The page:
Continuous delivering with MsDeploy

Another option with TFS Server, is to deploy automatically (after the build) your applications to a specific server (but for that the build must be successfull for sure !).

Here, we will use "MsDeploy" tool, but there are other (more powerfull, customisable...) tools like:
Microsoft Release Management


1- (Target publication server) Be sure to have or Add "Management Service" role to your server




2-  (Target publication server) Install WebDeploy



3- Security: 
Give access to the "administration web service" (NT Service\WmSvc) to the target publication folder.
- Update & Write rights



4- ? If needed ?: Add a registry key entry

Maybe you will need to add this registry key, if you still have "permission" issues when deploying your application:

reg add HKLM\Software\Microsoft\WebManagement\Server /v WindowsAuthenticationEnabled /t REG_DWORD /d 1



5- Generating a Publish profil

You can generate a publish profil (the one that will be used by MsDeploy) in Visual Studio; take a look at the following screenshots:




You have to checkin this profil file into your source code control.

If you want to publish several projects from your solution, you have to duplicate the generate a "publish" file with THE SAME NAME for every of these projects (see screenshot below):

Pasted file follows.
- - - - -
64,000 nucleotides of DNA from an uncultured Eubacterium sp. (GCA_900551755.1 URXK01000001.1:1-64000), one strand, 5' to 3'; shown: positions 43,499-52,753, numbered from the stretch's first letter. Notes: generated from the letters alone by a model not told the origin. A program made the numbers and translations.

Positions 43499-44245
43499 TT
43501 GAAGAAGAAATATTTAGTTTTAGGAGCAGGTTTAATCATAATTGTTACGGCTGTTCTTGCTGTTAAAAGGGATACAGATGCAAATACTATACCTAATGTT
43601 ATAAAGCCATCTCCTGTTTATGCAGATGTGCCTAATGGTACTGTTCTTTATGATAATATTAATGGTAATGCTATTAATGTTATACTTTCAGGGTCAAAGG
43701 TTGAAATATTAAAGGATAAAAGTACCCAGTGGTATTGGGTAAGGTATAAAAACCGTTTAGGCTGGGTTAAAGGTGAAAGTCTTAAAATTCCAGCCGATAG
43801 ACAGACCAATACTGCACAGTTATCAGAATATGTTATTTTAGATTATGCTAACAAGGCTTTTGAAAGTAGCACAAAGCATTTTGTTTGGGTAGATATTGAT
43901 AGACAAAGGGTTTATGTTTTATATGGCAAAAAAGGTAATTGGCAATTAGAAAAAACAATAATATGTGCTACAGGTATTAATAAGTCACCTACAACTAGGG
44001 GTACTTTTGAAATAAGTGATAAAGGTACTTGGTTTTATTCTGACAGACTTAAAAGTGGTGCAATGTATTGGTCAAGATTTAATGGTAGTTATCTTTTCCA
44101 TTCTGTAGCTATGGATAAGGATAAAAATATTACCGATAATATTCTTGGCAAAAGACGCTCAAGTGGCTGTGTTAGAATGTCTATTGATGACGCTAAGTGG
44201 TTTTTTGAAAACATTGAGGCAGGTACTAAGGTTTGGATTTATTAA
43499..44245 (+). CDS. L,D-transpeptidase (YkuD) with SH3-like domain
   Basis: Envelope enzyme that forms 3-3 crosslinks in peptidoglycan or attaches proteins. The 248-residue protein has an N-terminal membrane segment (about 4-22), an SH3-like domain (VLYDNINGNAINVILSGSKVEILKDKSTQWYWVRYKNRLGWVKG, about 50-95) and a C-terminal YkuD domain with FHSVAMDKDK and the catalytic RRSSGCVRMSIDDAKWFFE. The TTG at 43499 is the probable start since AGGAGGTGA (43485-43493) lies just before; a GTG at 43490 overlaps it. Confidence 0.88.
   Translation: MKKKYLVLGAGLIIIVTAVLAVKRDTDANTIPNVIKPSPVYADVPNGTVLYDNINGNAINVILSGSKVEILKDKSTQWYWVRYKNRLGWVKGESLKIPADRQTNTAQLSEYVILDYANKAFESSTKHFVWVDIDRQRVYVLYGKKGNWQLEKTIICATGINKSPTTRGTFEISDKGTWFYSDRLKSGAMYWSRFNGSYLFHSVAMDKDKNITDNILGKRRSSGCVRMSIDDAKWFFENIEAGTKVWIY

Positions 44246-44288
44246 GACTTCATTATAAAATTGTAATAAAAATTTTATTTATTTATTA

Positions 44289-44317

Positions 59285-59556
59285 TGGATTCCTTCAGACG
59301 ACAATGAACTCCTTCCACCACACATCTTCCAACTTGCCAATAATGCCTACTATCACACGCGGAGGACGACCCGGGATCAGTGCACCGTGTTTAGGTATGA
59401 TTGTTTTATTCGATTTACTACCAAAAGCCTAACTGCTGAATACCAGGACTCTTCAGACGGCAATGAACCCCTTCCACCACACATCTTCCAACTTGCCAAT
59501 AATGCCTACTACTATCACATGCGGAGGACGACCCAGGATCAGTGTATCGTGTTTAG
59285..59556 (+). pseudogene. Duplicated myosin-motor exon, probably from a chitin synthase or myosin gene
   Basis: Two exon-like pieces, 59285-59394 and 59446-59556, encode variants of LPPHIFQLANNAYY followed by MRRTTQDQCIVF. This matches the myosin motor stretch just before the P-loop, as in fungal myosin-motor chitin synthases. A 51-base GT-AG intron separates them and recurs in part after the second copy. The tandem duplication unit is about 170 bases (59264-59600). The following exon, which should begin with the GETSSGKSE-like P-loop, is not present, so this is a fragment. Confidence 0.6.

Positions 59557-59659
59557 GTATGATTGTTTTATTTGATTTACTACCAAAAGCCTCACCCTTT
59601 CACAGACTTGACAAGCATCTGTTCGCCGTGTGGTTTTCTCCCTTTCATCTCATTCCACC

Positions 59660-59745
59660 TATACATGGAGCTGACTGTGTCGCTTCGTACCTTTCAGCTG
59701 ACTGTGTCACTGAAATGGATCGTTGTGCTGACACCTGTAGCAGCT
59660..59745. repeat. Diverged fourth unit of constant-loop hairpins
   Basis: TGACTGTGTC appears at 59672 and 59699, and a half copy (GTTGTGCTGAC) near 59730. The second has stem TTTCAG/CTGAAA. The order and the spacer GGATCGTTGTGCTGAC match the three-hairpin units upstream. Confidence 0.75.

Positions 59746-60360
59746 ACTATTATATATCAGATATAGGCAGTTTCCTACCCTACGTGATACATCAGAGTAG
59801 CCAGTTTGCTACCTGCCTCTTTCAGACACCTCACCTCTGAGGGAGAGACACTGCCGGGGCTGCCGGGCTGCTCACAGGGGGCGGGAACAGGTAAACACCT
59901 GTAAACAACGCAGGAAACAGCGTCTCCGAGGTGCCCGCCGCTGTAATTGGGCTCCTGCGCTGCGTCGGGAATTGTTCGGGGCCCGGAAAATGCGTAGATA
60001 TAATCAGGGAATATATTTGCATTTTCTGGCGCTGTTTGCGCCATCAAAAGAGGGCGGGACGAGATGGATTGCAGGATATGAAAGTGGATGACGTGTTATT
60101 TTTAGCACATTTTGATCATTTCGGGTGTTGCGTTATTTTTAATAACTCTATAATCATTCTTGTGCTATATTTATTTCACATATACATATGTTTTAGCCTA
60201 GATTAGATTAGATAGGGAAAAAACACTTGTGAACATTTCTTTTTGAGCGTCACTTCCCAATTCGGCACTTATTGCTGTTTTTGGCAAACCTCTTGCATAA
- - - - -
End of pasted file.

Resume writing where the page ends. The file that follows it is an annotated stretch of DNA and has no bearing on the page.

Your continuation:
6- Setup the deploy command line in your build definition:

By default, WebDeploy uses HTTPS so normally you would need a certifcate installed on your publishing server.
You can override this behavior, allowing auto generated certificates and using integrated authentication.

MsDeploy command line parameters:
- Allow auto generated certificates: /p:AllowUntrustedCertificate=true
- Use integrated authentication: /p:AuthType=NTLM username="" password=""


Full MsDeploy command line sample:

/p:DeployOnBuild=True /p:PublishProfile="Test_PublishWebServices" /p:AllowUntrustedCertificate=true /p:AuthType=NTLM /p:username="" /p:password=""


You have noticed that we reference the publish profil in our command line. 





References


TFS integration: 

Nuget package restore: 

Deploy and configure a build server:

MsDeploy command line:

Adding TFS checkin policy:

InRelease, Continuous delivering:

[VIDEO] Release Management - Configuring release Pipeline:





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//Build 2015

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The Build 2015 is now over.
To view the best announcements, you can visit the website:

https://www.build15.com/

Microsoft is doing a tour of the Build event in most important cities.
Don't hesitate to register!

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Retryable pattern with C# 6

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Thanks to the new "when" keyword in C# 6, we can easily implement a retryable pattern when an exception is thrown.

http://geekswithblogs.net/BlackRabbitCoder/archive/2015/04/09/c.net-little-wonders-exception-filtering-in-c-6.aspx